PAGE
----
Now that I am retired having been many years a magistrate with a long awareness of the declining freedoms enjoyed by the ordinary citizen and a corresponding fear of the big brother state`s ever increasing encroachment on civil liberties I hope that my personal observations within these general parameters will be of interest to those with an open mind. Having been blogging with this title for many years against the rules of the Ministry of Justice my new found freedom should allow me to be less inhibited in these observations.

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Wednesday, 4 November 2015


For over a decade there have been arguments, reports and informed suggestions that magistrates should have enhanced sentencing powers; namely that the current maximum of six months custody be doubled.  No other  initiative or  sentencing possibility has been more enthusiastically supported by the Magistrates Association although whether that reflects opinion of magistrates in general is a moot point. It is not difficult to discern the reason for such changes; it has nothing to do with the efficiency or lack thereof of the crown court but everything to do with the lower cost of running magistrates` courts.  These lower costs might be self evident but are very difficult to find in an authoritative published form.  We have figures such as these but  considering that the courts are run by Her Majesty`s Courts and Tribunal Service if one had expected clear and  unambiguous figures in its annual report one would have been disappointed.  114 pages on such topics as climate change and  carbon management plan but the daily cost of running the various courts under its control are nowhere to be found.  IMHO this cannot be an oversight. It is an omission by commission.  Various ratios have been offered historically on the relative costs of crown and magistrates` courts  and from recollection the former costs two to three times the cost of the latter but I am open to correction on the detail. 

These and similar arguments will become increasingly vocal in the near future because the Law Commission has recommended that the lower courts be allowed to sentence for up to twelve months custody.  As expected, Magistrates Association chairman Richard Monkhouse quoted in the Guardian was quick to endorse such a possibility, “Magistrates are trained, ready and able to handle cases with longer sentences – we see this as an opportunity for the government to trust our members to do the job they signed up for.” From the opposite side of the sentencing divide no doubt there will be a response from the Howard League for Penal Reform long opposed to magistrates` courts having any powers at all of custodial sentencing....."The Howard League repeats its objection to the use of short prison sentences, which are ineffective and damaging and believe magistrates’ over-use of custody could be prevented if they were required to remand an individual to the Crown Court for a custodial sentence".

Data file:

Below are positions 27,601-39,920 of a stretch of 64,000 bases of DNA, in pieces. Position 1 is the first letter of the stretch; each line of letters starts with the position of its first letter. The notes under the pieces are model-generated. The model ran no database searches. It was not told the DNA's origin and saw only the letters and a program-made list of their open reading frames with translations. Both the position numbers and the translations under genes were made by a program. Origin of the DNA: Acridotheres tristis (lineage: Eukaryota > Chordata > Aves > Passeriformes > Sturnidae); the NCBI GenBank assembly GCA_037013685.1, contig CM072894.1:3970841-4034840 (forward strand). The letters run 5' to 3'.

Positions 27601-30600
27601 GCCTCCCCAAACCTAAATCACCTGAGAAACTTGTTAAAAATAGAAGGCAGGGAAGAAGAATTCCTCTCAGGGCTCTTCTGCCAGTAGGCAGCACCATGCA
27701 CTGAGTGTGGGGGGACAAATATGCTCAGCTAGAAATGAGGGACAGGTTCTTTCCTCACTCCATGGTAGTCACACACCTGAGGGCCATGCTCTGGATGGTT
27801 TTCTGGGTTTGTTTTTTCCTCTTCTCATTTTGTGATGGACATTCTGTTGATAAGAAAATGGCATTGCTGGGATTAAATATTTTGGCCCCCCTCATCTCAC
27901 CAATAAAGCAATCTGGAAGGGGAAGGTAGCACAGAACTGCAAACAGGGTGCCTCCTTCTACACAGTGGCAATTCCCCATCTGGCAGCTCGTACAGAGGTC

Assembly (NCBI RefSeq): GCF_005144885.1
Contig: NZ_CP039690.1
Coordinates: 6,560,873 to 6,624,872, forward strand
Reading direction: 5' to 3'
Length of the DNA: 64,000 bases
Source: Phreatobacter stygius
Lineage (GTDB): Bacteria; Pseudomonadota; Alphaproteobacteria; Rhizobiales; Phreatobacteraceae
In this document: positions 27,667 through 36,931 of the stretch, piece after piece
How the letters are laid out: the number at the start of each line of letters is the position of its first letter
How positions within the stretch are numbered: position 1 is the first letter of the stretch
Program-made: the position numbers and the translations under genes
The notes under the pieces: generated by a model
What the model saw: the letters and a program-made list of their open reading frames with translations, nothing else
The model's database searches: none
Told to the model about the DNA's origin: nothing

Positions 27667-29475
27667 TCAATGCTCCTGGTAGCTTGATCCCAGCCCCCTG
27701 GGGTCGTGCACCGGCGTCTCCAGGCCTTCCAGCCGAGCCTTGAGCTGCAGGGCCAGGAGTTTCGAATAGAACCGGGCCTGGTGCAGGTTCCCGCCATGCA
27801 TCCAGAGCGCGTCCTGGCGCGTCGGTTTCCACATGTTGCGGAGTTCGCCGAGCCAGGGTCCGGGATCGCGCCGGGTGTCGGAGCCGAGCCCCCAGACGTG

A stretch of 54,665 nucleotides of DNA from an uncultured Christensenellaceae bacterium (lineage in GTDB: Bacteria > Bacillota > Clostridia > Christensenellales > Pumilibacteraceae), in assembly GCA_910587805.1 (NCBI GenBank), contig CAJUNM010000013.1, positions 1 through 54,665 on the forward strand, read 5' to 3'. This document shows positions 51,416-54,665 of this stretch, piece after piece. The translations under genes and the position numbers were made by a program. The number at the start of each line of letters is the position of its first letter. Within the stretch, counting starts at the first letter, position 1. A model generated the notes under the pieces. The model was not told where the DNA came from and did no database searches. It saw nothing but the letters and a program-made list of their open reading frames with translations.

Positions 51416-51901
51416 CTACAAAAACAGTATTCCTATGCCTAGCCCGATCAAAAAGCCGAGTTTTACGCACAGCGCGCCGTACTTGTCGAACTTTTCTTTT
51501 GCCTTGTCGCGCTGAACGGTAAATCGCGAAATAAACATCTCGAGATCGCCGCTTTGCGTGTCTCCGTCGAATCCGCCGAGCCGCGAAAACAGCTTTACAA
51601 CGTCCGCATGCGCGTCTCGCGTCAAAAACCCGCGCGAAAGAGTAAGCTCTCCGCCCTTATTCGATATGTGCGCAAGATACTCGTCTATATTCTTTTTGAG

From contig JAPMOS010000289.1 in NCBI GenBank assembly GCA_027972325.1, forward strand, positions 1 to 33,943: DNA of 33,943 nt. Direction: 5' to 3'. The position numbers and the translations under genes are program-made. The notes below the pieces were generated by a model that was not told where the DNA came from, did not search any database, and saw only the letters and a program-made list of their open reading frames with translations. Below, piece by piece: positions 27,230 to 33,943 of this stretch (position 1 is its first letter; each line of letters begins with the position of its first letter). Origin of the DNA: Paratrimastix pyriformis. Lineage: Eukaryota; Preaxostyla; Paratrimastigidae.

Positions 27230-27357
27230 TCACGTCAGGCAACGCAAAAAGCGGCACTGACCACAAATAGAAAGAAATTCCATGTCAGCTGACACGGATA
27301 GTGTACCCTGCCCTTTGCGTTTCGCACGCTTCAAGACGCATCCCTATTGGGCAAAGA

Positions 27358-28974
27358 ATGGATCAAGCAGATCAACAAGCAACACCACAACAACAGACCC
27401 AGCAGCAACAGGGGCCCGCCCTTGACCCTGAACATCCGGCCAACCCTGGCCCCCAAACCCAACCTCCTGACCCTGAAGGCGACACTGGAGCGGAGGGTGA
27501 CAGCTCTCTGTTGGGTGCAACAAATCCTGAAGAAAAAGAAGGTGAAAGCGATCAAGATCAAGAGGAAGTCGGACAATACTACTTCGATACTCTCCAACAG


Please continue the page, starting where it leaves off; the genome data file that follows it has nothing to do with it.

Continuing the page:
Having been compulsorily retired by HMCTS earlier this year although the impending imposition of the Criminal Courts Charge made me jump from the good ship justice a little earlier than required  I can perhaps  reflect more objectively than sitting J.P.s on this situation.  There is an unhealthy number of them sitting only for the minimum required period demanded by the Ministry; 26 half days annually.  The actual numbers are kept under lock and key by the country`s justices` clerks but from my earlier analysis of all J.P.s  sacked by the   Judicial Conduct Investigations Office about half were for failing to sit for that minimum number of times.  I am informed by my own former colleagues that the number of two person benches is currently as high as it has ever been and that is with a reduced number of courts.  In addition there is virtually widespread agreement that training for magistrates is not as effective  it should be and that change is around the corner.  The appraisal system is not fit for purpose. These  facts alone give cause for concern.  Whilst a winger might just get by sitting for three hours every fortnight for a chairman to be competent and to be seen as being competent such a sitting level is totally inadequate.  However the Ministry is loathe to increase this minimum sitting requirement for chairmen because of the dire and increasing shortage of those eligible for the step up to the middle chair. 

I doubt the legal profession is any too happy about the proposals. Young lawyers of both persuasions are unlikely to offer their services for an increased number of appearances at magistrates` courts where their financial rewards make the junior doctors current pay levels seem to be in the stratosphere. 

The Law Commission`s proposals will IMHO be unlikely to come to fruition and with the impending reversal by Michael Gove over the Criminal Courts Charge likely to lead to mixed headlines he most certainly will not wish to make columns in the broadsheets by allowing magistrates increased sentencing powers at least not in the near future.

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